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Being Bedouin Around Petra
Life at a World Heritage Site in the Twenty-First Century
210 pages, 12 illus., bibliog., index
ISBN 978-1-78920-120-8 $135.00/£99.00 / Hb / Published (January 2019)
ISBN 978-1-80073-914-7 $34.95/£27.95 / Pb / Published (August 2023)
eISBN 978-1-80539-347-4 eBook
“This new monograph by Bille deserves to be widely read as a lucid study of tensions between what he identifies as competing ‘universalities’ – though he also uses the arguably more precise term ‘universalisms’… His thoughtful, multi-layered analysis has a broad resonance beyond its ethnographic details and would surely be welcomed in tourism and heritage studies.” • JRAI (Journal of the Royal Anthropological Institute)
“Written in a lucid and succinct style accessible to those beyond the scope of anthropology and heritage studies, Bille builds on ethnographic fieldwork that took place between 2005 and 2011.” • Social Anthropology
“The book offers an interesting bottom-up perspective on heritage as a modern product, which finds it difficult to define what is authentic in a situation where multiple competing heritage ideologies coexist. Bille’s work provides a rich case study that explores how gaps between powerful heritage and religious ideologies are filled and negotiated through engagement with material culture.” • International Journal of Heritage Studies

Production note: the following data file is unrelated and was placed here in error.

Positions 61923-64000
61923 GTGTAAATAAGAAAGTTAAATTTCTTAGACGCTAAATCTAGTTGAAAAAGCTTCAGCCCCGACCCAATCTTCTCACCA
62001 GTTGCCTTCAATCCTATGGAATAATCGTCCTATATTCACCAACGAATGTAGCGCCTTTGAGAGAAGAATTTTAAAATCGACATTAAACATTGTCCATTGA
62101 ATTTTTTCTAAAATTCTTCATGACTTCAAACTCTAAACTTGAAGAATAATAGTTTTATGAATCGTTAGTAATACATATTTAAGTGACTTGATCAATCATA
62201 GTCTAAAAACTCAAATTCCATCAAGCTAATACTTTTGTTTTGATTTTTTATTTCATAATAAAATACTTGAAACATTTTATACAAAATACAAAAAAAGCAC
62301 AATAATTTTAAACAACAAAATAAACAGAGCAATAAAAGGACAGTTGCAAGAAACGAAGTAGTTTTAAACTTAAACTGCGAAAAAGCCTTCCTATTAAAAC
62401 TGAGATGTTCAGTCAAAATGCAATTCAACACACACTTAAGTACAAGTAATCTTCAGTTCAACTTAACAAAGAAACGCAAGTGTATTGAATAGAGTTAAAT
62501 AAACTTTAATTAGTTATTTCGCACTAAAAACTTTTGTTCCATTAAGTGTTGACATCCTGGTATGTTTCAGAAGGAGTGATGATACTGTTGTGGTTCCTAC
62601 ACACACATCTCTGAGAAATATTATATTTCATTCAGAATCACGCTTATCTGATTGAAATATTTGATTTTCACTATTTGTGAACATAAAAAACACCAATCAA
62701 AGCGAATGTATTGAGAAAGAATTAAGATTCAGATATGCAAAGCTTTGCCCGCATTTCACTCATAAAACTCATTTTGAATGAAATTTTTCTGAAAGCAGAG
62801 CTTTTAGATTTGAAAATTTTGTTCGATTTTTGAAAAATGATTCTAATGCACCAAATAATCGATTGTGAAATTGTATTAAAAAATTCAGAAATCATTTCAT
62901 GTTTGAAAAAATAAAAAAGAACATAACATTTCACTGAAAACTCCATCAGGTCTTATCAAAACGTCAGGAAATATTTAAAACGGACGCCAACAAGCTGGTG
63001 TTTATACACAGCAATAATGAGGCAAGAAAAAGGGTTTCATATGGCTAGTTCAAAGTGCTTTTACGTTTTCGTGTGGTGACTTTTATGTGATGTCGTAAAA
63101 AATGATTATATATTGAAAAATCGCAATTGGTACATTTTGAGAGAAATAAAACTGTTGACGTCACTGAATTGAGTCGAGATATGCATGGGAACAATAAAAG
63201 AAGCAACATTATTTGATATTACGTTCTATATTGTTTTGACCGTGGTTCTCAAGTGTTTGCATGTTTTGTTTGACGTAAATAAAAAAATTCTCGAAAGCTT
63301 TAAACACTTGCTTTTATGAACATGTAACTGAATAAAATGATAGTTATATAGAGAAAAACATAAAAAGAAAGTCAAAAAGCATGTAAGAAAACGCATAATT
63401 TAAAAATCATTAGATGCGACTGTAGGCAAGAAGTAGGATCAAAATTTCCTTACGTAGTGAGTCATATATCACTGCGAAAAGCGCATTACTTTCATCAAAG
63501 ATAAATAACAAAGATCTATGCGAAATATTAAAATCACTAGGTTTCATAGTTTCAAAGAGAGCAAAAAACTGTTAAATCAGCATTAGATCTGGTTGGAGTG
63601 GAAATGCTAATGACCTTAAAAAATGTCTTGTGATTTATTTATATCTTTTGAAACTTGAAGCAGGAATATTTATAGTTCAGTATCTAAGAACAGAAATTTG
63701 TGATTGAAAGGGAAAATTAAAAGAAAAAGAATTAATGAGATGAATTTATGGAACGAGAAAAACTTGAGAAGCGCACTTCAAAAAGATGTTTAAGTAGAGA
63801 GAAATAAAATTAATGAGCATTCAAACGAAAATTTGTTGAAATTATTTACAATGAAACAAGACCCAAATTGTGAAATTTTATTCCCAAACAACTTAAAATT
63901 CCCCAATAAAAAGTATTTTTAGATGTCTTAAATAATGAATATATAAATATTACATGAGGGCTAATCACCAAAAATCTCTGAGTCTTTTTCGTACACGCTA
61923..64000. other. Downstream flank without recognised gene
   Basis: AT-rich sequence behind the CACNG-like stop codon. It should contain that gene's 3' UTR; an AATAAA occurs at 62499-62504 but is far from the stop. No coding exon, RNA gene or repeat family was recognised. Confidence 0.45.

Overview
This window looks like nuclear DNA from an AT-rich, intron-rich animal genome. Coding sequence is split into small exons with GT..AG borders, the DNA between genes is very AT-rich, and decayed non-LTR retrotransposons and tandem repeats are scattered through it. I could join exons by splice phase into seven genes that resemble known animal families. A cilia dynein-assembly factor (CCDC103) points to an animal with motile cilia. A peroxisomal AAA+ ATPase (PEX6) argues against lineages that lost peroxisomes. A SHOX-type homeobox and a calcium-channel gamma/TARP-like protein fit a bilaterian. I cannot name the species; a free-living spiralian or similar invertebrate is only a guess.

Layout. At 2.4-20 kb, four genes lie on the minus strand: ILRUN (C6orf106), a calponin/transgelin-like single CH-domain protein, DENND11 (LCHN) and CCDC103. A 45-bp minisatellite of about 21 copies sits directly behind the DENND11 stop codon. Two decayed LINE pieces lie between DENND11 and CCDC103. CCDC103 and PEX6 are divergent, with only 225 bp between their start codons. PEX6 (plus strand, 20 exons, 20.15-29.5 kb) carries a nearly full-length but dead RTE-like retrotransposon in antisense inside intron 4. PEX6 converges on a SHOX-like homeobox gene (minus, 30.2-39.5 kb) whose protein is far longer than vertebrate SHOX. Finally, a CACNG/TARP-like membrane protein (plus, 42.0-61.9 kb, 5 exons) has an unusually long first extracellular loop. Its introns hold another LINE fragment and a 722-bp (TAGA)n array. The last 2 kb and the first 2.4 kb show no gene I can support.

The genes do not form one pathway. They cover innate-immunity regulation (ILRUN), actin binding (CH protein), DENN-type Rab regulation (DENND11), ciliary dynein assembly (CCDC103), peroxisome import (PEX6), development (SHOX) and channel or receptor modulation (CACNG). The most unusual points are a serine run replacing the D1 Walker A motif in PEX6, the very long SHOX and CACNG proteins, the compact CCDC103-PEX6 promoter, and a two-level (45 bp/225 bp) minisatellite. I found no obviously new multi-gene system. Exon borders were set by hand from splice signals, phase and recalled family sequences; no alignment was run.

“Bille’s ethnography of rural communities around Petra comes as a welcomed contribution to this emerging area of study.” • Anthropology Matters
Petra, Jordan became a UNESCO World Heritage site in 1985, and the semi-nomadic Bedouin inhabiting the area were resettled as a consequence. The Bedouin themselves paradoxically became UNESCO Masterpieces of Oral and Intangible Heritage in 2005 for the way in which their oral traditions and everyday lives relate to the landscape they no longer live in. Being Bedouin Around Petra asks: How could this happen? And what does it mean to be Bedouin when tourism, heritage protection, national discourse, an Islamic Revival and even New Age spiritualism lay competing claims to the past in the present?
Mikkel Bille is a professor in ethnology at University of Copenhagen. His research focuses on the role of material culture and the senses in contemporary society.
Subject: Anthropology (General)Anthropology of ReligionHeritage Studies
Area: Middle East & Israel
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